Plum Alley and the Imposter Pork Bun Escapade

By Yeti Oct 25, 2012
How does a steamed pork bun in downtown Salt Lake City compare to a traditional one from one of the best restaurants in Taiwan? Guest blogger Matt Gibson investigates.
Plum Alley and the Imposter Pork Bun Escapade

•Note, this blog post is written by guest blogger, Matt Gibson, who is a finalist for the Ski Utah Foodie blogger position. Comment, engage and share this post. The Ski Utah Foodie Blogger will be announced here, this upcoming Monday at noon.

"Our specialty is pork belly steamed buns," the hostess chirped. "We've become pretty well known for them."

We were in Plum Alley, a trendy Asian fusion bistro in downtown Salt Lake City. The hostess was white. Our waitress was white. The patrons were all white. I was probably the only person in the restaurant who could read the Chinese characters on the front of the menu, which read "hao che," and mean delicious in Chinese.

You see, I used to live in Taiwan. I lived there for six years. It just so happened that I lived a half a block away from one of the best steamed pork bun restaurants in my city (it's a very popular dish in Taiwan) and ate there several times a week. You could say that I'm a bit of a pork bun connoisseur. So, when a teenaged Utah-born hostess tells me that the steamed pork buns are good, I take it with a grain of salt. That's something that I need to decide for myself.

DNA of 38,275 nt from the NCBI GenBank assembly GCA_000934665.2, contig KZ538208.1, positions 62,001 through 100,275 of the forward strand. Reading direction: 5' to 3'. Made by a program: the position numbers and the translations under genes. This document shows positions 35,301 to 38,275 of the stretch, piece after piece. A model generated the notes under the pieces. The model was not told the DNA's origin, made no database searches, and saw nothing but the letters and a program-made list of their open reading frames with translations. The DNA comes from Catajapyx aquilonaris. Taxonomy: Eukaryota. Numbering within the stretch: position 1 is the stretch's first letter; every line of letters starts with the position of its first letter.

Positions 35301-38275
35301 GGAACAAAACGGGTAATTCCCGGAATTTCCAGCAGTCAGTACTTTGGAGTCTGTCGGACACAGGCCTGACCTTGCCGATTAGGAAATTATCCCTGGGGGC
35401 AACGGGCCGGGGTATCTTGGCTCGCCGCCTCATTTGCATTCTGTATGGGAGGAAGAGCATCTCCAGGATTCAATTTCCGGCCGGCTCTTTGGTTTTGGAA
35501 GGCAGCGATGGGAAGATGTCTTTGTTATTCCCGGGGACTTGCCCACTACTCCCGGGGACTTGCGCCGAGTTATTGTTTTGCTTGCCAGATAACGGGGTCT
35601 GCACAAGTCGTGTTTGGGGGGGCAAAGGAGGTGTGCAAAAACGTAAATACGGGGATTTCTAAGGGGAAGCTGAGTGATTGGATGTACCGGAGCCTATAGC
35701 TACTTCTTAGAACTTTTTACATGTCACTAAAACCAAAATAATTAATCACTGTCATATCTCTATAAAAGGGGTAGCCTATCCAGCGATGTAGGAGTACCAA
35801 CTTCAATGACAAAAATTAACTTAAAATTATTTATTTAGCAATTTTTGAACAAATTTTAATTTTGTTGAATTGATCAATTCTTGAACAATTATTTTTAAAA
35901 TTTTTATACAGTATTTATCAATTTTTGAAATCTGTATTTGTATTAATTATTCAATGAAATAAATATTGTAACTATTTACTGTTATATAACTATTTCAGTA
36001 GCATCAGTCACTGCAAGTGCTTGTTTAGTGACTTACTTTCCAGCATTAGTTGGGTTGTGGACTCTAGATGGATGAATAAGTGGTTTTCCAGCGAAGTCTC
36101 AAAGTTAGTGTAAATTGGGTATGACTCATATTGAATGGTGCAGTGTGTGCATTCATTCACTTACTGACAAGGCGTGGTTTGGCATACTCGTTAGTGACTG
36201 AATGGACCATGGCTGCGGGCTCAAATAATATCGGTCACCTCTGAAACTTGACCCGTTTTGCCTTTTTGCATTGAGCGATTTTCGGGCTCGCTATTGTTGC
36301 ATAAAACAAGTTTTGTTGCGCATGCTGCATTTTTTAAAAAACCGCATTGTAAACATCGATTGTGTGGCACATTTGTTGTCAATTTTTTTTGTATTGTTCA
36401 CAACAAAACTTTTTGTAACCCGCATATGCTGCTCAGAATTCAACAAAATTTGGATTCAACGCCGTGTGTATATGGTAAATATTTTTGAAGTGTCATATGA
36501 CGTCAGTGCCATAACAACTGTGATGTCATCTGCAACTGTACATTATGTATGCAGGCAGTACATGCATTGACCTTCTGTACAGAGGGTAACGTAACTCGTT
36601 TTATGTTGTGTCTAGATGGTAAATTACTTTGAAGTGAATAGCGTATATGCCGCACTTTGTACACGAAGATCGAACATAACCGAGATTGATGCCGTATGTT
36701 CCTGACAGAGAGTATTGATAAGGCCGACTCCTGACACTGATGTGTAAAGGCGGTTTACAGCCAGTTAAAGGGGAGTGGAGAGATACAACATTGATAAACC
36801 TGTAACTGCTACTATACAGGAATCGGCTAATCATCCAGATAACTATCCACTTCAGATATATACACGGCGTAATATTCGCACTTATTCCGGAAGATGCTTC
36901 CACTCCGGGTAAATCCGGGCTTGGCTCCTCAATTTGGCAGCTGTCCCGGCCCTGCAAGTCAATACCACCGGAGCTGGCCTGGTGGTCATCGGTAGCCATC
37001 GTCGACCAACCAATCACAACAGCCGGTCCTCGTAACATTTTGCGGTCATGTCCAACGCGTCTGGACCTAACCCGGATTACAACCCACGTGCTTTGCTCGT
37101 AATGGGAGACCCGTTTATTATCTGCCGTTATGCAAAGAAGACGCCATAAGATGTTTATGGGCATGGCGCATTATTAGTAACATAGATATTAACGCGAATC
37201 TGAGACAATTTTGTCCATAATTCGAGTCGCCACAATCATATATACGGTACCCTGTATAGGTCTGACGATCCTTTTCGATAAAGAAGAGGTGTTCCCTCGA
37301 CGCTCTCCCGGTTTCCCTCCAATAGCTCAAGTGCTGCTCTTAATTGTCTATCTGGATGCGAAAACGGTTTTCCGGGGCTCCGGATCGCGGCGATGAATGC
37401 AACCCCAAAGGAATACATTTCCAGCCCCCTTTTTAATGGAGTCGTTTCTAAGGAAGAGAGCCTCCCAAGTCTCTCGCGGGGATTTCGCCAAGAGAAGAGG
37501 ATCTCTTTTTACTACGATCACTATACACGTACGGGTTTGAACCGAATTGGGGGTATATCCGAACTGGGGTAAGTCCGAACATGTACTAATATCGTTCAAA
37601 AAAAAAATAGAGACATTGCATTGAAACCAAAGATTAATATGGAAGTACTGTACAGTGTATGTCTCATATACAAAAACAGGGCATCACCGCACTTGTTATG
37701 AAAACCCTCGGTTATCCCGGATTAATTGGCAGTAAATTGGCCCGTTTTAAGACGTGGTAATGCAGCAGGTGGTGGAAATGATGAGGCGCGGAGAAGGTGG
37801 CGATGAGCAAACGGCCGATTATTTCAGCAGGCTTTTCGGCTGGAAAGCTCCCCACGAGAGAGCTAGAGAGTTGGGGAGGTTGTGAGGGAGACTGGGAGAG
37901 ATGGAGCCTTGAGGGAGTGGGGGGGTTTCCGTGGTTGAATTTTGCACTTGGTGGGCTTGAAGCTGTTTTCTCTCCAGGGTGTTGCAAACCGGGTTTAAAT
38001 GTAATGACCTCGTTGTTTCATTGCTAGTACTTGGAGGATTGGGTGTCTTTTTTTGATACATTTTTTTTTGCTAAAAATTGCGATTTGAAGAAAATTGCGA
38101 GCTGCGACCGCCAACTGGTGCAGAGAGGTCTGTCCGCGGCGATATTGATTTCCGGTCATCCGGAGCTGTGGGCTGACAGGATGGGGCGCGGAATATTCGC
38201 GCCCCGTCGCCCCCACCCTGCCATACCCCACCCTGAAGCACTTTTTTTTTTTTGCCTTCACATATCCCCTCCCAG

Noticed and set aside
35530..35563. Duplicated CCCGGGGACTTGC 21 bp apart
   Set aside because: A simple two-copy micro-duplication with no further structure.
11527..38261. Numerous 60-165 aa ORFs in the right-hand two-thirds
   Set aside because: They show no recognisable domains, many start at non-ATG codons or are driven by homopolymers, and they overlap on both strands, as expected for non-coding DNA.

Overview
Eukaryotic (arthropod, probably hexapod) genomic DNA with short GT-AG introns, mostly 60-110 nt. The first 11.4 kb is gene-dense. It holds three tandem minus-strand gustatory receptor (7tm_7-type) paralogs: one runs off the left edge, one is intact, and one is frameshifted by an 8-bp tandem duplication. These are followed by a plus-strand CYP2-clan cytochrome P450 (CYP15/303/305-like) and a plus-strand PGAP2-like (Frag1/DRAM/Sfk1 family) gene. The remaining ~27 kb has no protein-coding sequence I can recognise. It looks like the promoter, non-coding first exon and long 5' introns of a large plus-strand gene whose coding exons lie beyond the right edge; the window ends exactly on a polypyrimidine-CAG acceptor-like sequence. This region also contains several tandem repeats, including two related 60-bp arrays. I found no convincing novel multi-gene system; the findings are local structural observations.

The dish in question

The pork belly steamed bun was not what I expected. In Taiwan, the pork is cooked inside the sealed bun. In Plum Alley it was served on top of it.

Strike one.

I eyed the imposter pork bun suspiciously. The pork appeared to have been braised in a dark sauce with which I was not familiar.

Strike two.

I sniffed the rich sauce before taking a cautious bite. It was tender, rich, and delicious -- reminiscent of the recipes I'd tasted in Asia, but with a marked western influence.

The pork was drier than I'd hoped. The pork belly I love is juicy with a tender rubbery texture, similar to good octopus. That, however, was my biggest complaint.

On the drive home I contemplated my feelings about the imposter pork bun, trying to decide what I'd write about it.

Then, when I got home I found myself telling my girlfriend Emilie (who'd also lived in Taiwan) that I'd discovered a great little place where we could get some bao zi (the Chinese name for the dish).

So, we're going back tomorrow.  Plum Alley is oceans away from my favourite Taiwanese pork bun restaurant, but think it's going to be a fine replacement.

Other Dishes Worth Trying:


The house noodles are spicy and probably the dish I liked the most. I ate three servings. I liked them as much as the noodles at Cafe Trang.


The pickled vegetables had a tangy kick of vinegar, which I enjoyed.


Plum Alley has several unique varieties of homemade ice cream such as honey and bourbon.

Tip: if you don't like spicy food, ask your server for suggestions. Dishes aren't marked as spicy on the menu, but some are quite hot.

Plum Alley
111 E. Broadway, St. Suite 190 (see map)
Salt Lake City, Utah

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